5:30  The boys head out to basketball.  They are going right back to the same gym they just came home from, for another 2 hour practice.  I sit down on the couch for a minute and pull up my facebook feed.  The first thing that pops up is a post in my neighborhood facebook page.  It's a parent who saw the newscast and wanted to share how disgusted she was with my school.  I really had every intention of staying away from this mess.  I have one of the boys in my class, so the father is someone I deal with regularly.  The comments on my facebook page were incredibly hurtful.  SO MUCH JUDGEMENT from a one sided story.  At this point I was sobbing, hyperventilating, and I have never had so much pain in my heart - literally- in my life.  Mainly, I was upset that people believed this story and decided to go on a witch hunt, once again blaming those horrible teachers and school employees for harming children of the world.  I AM SO TIRED OF DEFENDING THE WORK I DO WITH CHILDREN EVERY DAY.  I treat these kids as if they are my own.  I give them food from my own lunch.  I sacrifice time with my own family to meet the needs of someone else's kids EVERY DAY, and this is the kind of thanks I get.  The sad thing is, there's always something.  Always some parent who is upset.  One parent is mad at me for sending out homework in kindergarten and another parent is mad at me for waiting until October before sending out homework.  Parents come into the school office to complain that I'm "confused" and that I should be teaching the AM class instead of the PM class on a particular Friday.  Well, no.  I'm not confused.  I go by the district calendar that all of the parents have as well.  ...sigh... It's always something, but this time it is just way too personal.  It's a slap in the face by people in my own neighborhood who don't even know the beginning of the story.  They only know that the media has spun this into a teacher bashing story, and they are buying it.  I write a comment.  It's a long comment, but I hope I get my point across.

5:50  My hubby comes home and I'm starting my school work.  I have a ton of paperwork, reading, and planning to do for my meeting and evaluation the next day.  I work until 9:20 and call it a day. I'm still in my work clothes.  I'm mentally exhausted.  I haven't gotten to spend time with my kids.  My hubby puts my daughter to bed.  I think I've spoken 10 words to her all day and I feel like a horrible mom.  

9:20  I try to go to bed, but my mind is still racing about the day.  We try to watch a tv show, but I keep interrupting it by crying and getting all upset again.  I hate KNOWING that I'm a good teacher and that I do a good job, but feel that I am constantly defending myself.  Between the media, lawmakers, and public opinion they have made teachers out to be lazy, good for nothing, "bad apples."

5:00am Wake up and get ready.  I have an early morning appointment.  I had to make my first appointment at 7:00 and my second at 9:00 so I wouldn't have to miss too much school.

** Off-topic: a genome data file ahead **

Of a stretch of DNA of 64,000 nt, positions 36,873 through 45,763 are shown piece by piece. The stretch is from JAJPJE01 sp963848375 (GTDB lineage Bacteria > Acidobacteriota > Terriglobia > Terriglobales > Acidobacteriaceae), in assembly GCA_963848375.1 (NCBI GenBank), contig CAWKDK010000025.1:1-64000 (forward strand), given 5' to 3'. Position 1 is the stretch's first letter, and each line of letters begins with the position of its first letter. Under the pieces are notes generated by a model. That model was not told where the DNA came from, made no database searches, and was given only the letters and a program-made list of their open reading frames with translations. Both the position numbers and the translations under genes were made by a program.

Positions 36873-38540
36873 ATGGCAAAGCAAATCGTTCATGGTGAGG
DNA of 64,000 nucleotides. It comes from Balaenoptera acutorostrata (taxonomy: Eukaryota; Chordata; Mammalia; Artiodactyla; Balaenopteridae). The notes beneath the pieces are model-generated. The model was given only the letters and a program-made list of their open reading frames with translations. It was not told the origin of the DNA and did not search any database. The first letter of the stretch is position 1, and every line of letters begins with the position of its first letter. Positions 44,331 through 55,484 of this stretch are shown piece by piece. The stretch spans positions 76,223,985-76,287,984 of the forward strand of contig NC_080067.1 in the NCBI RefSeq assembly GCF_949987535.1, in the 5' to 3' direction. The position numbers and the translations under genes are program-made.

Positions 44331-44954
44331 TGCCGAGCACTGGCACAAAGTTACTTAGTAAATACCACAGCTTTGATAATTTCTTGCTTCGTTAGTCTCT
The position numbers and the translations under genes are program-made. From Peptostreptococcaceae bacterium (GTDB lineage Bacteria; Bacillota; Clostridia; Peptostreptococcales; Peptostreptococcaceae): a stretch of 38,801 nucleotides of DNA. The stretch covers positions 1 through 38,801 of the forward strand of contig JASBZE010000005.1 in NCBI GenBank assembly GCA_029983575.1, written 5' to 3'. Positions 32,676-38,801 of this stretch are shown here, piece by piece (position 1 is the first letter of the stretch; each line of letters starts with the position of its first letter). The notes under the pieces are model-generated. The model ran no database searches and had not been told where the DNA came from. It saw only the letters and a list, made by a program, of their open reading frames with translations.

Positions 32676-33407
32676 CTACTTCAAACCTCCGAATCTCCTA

7:00 Check in for the first appointment.  The first appointment goes fine, but the second one threw me into a tailspin.  I was still very upset from the day before, which didn't help things, but I've developed a fear of needles.  My appointment is with the Neurologist to talk about my upcoming injections into my neck, scalp, and temples for chronic migraines.  She wants to talk about my past two experiences and how I had breakdowns both times.  She also wants to talk about how stress plays a role in my migraines and health in general.  Oh, Dear GOD!  I break down again and don't stop crying until I walk out of there at 10:25.  I wonder why I'm stressed all the time.

10:25  At least I'm leaving with antibiotics and steroids for the sinus infection that never goes away, and I won't have to make another appointment for that.  I have to go back for injections in 2 weeks. She wanted me to take another day off of work so she could give me a sedative before injections but I really don't feel like I can take another day off.  I feel like I'm letting my students and parents down when I do that.  They put me in at a 7:00 AM appointment instead.  That's going to be a great day.  I'm a mess, but I need to get myself together.  My meeting with my principal is in an hour and I look like a disaster.  I stop at Starbucks to buy the poor lunch lady a hot cocoa.  I did read a few comments that I probably shouldn't have, but the public would like, "the teachers of those two sweet little boys and lunch lady taken out back to be beaten."  She needs a pick-me-up.

11:15 Arrive back at school, look over my notes, take the morning class to the bus, and go to my meeting.  I don't technically have to be back until 12:00, but this is the only time I can meet... during my lunch.  I'll eat sometime today.  My meeting goes well and I finish up by 12:15.  I have 10 minutes to get things ready before the kids come.  I still haven't eaten lunch.

12:25  Pick up the afternoon class.  I finally eat my soup from 1:40-1:45.  That was the lunch break.